Overloading atom:category

Long on my list of things to do is to write an Atom extension to define privacy, security and visibility permissions associated with a entry. Why? Because I am looking for a logical way to represent in LiveJournal via the Atom Syndication Format and Publishing Protocol that a journal entry is visible only to friends, to family, to friends and family, to myself or to the whole world. Plus, I need a way of a representing “custom friend groups” as well so that I can represent than an entry is only visible to my work colleagues.

For the longest time I have only thought of this in terms of defining new extension elements for Atom, but a recent comment by James Snell in the Atom Syntax Mailing List turned on a light bulb for me.

With the category approach, I can group entries by Task, by File, by Event, etc. Note also that we’re making judicious use of the category scheme to differentiate the various types of categories. For instance, we have a type scheme, we have a visibility scheme (e.g. private, public), we have a status scheme (e.g. completed, not-completed), we have a tag scheme, etc.

I suppose I have been hindered by my own perception of what a “category” means, probably because of my own biases with the blogging software I use which utilizes the term “category” quite a bit to refer to a location within a rigid heirarchy.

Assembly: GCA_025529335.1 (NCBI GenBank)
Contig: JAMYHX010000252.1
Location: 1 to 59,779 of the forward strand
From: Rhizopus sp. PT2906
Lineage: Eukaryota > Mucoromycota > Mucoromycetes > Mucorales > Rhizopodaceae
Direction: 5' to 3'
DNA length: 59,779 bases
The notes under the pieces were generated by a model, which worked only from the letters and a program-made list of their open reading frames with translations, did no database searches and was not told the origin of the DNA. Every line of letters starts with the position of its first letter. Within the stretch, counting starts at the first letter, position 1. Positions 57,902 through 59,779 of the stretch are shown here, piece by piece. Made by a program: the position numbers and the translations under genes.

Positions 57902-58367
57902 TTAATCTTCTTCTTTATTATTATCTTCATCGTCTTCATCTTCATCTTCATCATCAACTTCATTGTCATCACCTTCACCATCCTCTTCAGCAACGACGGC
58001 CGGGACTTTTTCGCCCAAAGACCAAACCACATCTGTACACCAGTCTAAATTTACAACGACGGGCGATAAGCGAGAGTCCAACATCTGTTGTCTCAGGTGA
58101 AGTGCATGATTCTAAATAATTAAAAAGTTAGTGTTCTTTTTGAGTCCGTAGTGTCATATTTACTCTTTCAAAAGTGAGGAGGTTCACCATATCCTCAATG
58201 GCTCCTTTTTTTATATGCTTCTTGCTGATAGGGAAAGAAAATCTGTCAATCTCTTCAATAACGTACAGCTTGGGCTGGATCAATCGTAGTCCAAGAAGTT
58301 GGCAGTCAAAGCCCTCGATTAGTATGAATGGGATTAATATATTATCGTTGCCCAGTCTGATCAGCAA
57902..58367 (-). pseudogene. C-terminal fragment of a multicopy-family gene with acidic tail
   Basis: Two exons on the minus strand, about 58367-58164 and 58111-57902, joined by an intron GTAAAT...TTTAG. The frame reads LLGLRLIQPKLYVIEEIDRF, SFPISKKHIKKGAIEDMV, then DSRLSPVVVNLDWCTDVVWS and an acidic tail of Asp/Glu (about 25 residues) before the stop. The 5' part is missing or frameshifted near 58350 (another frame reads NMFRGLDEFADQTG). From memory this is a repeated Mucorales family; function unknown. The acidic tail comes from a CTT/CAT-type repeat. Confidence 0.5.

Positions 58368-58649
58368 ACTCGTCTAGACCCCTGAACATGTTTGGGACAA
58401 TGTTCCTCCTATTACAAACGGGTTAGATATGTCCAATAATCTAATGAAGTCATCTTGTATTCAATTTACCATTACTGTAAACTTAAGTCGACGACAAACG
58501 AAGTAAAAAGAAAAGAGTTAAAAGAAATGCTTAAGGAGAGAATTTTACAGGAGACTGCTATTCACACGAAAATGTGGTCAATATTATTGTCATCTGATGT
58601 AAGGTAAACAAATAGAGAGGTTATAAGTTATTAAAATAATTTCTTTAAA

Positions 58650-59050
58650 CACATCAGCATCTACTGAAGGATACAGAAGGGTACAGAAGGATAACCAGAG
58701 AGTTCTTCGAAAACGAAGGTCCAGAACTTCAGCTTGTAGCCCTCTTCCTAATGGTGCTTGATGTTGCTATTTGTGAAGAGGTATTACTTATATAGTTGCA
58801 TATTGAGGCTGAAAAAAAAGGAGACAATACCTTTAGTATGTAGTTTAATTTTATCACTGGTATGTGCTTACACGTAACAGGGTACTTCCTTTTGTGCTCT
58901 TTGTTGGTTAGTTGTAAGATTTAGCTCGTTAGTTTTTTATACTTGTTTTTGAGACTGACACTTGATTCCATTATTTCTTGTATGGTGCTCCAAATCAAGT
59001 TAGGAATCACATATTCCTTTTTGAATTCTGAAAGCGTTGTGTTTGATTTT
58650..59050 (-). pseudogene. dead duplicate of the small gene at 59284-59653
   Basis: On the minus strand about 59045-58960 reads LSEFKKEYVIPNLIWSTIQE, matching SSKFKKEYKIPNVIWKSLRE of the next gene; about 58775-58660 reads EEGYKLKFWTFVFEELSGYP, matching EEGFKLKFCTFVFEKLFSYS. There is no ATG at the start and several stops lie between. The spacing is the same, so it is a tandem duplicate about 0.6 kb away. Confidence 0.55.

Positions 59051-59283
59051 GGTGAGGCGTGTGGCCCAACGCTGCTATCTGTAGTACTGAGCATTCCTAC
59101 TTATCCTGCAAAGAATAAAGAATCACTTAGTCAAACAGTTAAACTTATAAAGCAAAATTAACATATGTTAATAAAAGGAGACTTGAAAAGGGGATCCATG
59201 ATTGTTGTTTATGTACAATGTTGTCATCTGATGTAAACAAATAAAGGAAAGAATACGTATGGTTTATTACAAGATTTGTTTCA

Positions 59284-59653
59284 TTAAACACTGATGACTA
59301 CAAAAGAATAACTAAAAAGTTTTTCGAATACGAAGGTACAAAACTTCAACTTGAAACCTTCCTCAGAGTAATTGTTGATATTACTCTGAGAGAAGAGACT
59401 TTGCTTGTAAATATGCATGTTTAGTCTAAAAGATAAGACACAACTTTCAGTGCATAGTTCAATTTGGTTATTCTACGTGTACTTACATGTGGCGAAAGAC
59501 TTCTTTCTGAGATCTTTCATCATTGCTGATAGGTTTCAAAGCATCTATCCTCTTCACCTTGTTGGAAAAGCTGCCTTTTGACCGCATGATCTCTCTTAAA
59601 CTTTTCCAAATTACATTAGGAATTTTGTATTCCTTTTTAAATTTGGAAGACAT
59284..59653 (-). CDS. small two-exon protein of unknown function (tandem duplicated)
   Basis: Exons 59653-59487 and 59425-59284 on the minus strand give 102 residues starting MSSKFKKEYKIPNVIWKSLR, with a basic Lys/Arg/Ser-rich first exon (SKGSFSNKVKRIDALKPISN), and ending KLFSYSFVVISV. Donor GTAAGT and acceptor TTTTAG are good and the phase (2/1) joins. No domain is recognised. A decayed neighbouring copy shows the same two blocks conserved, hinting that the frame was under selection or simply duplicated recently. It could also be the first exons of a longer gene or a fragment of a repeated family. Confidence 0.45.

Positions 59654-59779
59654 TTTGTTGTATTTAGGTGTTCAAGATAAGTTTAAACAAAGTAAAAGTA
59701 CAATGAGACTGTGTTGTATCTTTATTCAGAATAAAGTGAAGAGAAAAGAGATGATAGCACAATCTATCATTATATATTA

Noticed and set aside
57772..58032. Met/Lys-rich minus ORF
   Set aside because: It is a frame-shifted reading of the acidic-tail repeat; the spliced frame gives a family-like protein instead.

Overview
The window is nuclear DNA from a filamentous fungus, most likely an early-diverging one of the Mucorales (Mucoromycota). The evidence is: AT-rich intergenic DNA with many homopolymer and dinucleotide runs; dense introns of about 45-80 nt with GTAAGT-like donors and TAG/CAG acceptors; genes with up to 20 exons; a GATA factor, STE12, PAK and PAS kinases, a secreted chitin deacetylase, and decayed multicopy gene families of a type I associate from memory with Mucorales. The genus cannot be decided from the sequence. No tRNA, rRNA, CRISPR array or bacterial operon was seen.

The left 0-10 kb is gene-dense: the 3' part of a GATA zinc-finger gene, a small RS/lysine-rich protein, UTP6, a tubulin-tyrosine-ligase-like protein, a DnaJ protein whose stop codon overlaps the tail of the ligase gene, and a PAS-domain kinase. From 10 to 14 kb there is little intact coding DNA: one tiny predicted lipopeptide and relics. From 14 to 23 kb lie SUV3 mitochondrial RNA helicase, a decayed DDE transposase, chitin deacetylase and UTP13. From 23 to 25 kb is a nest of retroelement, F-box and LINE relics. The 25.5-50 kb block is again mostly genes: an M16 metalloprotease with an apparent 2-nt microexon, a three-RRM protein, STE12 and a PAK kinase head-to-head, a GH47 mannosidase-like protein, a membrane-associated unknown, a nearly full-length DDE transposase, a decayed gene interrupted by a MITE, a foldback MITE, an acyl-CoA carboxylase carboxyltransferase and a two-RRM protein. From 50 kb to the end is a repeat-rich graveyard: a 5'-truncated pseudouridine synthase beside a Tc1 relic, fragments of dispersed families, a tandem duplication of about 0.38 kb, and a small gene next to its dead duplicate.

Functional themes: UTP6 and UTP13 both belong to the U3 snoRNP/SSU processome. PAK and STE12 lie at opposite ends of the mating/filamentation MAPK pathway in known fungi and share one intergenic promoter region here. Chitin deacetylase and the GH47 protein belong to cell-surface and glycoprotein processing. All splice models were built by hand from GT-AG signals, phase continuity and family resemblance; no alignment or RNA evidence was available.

James’ implementation (Roller I suppose) appears to take a more (perhaps) enlighened approach to using the category element within Atom feeds. Because the Atom specification assigns no meaning to the content of the category element, there is an inherent opporuntity for implementors to assign any meaning they choose.

In this case the category element is an excellent way to assign meaningful attributes to a entry, even if it is not my desire to have those attributes rendered by third party readers or aggregators. Or maybe it is my intention, but consumers of my feeds may need to be cognicent of the fact that not all categories are intended to be rendered in the same way.

A “Security” or “Privacy” extension element now feels like overkill because it is dawning on me that everthing I want to represent in my Atom feed is already nacent in the core specification and all I need to do is be more creative in leveraging it. So perhaps this is what an Atom entry for LiveJournal could look like:

<entry>
  <id>urn:lj:livejournal.com:atom1:lj_dev:715256</id>
  <link rel="alternate" type="text/html" href="http://community.livejournal.com/lj_dev/715256.html"/>
  <issued>2006-05-05T14:14:00</issued>
  <title>Google Summer of Code</title>
  <published>2006-05-05T21:14:03Z</published>
  <updated>2006-05-05T21:14:03Z</updated>
  <category term="soc" scheme="http://www.sixapart.com/ns/types#tag" />
  <category term="amused" scheme="http://www.sixapart.com/ns/metadata#mood" />
  <category term="Public" scheme="http://www.sixapart.com/ns/control#security" />
  <content type="html">LiveJournal is another Google Summer of Code mentor this year...</content>
</entry>

Presto, category becomes a mechanism for me to add all sorts of meaningful meta data about a journal entry. I am starting to really like this idea…

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